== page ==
Independence Expedition

The divorce process benefits greatly from advance planning.

Editor’s note: In her soon-to-be-published book, Breaking Free: A Step-by-Step Divorce Guide for Achieving Emotional, Physical and Spiritual Freedom, veteran family law attorney Rebecca Zung provides a day-by-day guide for navigating through every state of divorce. The following adapted excerpt answers the question she hears most often: How do I best prepare for divorce?

Day 21 – Knowledge

The shock is wearing-off and you’ve decided to divorce. At the same time that you’re dealing with overwhelming emotions, you must remain sharp mentally. The choices and actions during this time will impact the rest of your life.

Imagine that you are preparing for a long hiking expedition in mountainous terrain. You will need to pack the right provisions and equipment to survive. In the same way, you’ll need specific types of knowledge to effectively support you through the divorce process. To prepare adequately, you will need to:

Take Stock. Get intimately acquainted with your financial picture. Find out in whose name your assets and liabilities are titled. Include bank accounts, real estate and any outstanding mortgages, automobiles and remaining debts – everything. Your job is to become a sleuth and gain as much information as you possibly can. Review your credit report to confirm it is accurate. Copy (or photograph with a smartphone) every shred of financial information you can find.

Open Accounts. Establish your own bank and credit card accounts. This applies especially if you are the non-monied spouse. Your attorney may be able to get you some temporary support down the road, but it may take a few months. Be sure you have a way to support yourself for a period of time, if need be. If you don’t have credit in your own name, applying for a credit card is an easy way to start to establish that.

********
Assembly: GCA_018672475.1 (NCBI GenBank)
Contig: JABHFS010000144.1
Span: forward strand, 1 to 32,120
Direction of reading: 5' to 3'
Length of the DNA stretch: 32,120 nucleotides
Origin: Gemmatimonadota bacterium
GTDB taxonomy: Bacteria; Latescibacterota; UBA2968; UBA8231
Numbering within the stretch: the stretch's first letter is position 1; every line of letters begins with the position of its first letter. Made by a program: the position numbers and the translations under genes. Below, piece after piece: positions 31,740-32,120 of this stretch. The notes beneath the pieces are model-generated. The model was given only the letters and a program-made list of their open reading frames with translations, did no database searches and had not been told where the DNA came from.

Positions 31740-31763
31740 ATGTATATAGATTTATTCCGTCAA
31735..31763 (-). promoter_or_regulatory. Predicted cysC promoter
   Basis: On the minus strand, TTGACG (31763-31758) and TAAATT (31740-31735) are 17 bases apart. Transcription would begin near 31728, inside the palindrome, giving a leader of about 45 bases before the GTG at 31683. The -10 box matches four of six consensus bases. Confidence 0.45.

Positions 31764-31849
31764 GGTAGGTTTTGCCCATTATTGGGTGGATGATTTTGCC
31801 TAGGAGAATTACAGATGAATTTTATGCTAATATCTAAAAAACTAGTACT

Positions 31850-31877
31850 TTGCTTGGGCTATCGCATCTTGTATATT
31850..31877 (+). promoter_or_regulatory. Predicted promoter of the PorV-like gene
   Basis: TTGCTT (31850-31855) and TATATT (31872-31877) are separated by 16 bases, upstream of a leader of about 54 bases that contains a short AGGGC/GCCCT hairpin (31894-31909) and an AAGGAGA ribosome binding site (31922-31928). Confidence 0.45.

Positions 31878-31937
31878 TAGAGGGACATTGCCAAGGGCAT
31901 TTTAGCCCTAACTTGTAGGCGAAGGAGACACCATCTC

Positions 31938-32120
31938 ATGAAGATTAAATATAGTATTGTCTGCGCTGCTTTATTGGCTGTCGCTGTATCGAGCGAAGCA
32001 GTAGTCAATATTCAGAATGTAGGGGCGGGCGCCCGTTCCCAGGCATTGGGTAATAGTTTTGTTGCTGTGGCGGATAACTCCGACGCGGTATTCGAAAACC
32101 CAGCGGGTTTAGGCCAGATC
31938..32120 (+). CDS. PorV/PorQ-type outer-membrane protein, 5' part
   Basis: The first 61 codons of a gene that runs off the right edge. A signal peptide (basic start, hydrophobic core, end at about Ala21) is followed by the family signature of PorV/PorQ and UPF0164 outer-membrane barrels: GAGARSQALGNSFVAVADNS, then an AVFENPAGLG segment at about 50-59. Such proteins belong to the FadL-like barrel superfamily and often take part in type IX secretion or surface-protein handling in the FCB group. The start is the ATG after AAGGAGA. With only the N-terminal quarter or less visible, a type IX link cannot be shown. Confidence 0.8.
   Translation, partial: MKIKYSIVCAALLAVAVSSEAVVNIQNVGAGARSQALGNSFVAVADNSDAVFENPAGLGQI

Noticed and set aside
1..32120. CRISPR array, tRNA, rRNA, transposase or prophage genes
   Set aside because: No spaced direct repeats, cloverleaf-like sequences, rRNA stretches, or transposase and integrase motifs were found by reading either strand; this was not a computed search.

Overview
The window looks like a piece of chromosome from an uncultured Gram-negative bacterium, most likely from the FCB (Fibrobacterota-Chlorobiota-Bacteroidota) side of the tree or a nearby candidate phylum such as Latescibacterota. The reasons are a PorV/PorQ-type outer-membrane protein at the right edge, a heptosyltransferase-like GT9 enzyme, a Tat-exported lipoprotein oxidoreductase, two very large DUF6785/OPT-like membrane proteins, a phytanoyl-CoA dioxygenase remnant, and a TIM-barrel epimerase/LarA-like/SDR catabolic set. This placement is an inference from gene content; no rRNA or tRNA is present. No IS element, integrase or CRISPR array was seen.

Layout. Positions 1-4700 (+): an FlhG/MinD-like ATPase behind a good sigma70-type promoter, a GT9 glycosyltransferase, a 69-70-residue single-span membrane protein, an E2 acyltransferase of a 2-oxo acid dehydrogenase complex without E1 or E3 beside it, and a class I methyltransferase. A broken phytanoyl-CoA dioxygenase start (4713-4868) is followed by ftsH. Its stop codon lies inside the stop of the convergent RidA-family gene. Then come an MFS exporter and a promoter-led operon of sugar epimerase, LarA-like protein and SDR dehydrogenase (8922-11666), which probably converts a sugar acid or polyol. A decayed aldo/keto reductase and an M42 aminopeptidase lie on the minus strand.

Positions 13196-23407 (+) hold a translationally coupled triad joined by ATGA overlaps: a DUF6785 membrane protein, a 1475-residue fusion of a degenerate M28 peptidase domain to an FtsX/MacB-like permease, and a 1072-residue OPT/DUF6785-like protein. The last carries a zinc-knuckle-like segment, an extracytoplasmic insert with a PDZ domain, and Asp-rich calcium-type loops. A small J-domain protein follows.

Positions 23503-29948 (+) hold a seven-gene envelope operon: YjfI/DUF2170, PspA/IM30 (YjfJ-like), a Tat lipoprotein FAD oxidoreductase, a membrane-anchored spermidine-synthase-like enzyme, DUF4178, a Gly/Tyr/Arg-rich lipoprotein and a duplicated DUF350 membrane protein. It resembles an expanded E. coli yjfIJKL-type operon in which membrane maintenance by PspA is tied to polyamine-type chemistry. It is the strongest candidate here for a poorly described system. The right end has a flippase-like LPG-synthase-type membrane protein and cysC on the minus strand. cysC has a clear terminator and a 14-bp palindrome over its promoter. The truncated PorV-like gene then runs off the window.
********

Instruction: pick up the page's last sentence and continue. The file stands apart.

Determine Income. Try to pinpoint your spouse’s income. Look for a Social Security statement, income tax returns, W-2s, K-1s, or 1099s. This can be tricky. For example, if your spouse owns a business that pays personal expenses on his or her behalf, those expenses may be characterized as income in the divorce case. Try to find any financial documents on the business such as tax returns, general ledgers, income statements, and bank statements.

Calculate Expenses. Determine your true cost of living. This includes everything from your home expenses, utilities, car expenses, groceries, grooming, expenses for the children, entertaining, dining out – even pet expenses. Every dollar you spend will count in a divorce.

Budget Accordingly. Establish what your post-divorce budget will be. Include all of the living expenses just as you did for your current expenses, only this time project what your expenses will be after the divorce.

Examine your Estate. Determine what your current estate plan provides. If you have a formal estate plan, get copies. Review it to determine who you’ve given power of attorney, designated as your healthcare surrogate, your trustees, you executor, and your beneficiaries. You may want to change those prior to filing for divorce. Once a case is filed, some courts issue orders precluding changes.

Your Job is to be a sleuth, to gain as much information as you possibly can.

Identify Beneficiaries. Determine the beneficiaries of your retirement accounts. Again, you may want to change these prior to filing your action for divorce.

Determine Digs. Decide what you want to do about your living situation. If you own the home jointly and you want to sell it or let your spouse remain there after the divorce, then vacating the home may be fine. On the other hand, if you want to keep the home to live in, or the home is in your spouse’s name, moving out could impact your chances of getting exclusive occupancy of the home during the pendency of the divorce.

Change Passwords. Start changing your passwords to email, Facebook, financial accounts and anything requiring password access.

Rally Support. Find a good therapist with whom you feel comfortable, or speak to your church pastor. And make sure that important friends and/or family members can support you – by listening or going out for dinner – during this time.

Day 21 – Exercise

Go through the 10 items above. Start making a list of where you can get the information or whom you should speak with to get the information. Tackle one item on the list each day until it is completed.

Day 21 – Meditation/Affirmation

“I am building the proper tool kit to be sure that this life transition is as smooth as possible for me and my family.”

Rebecca Zung, Esq. is the founding partner of the Law Office of Rebecca Zung-Clough, PLLC, a firm that specializes in marital and family law matters.

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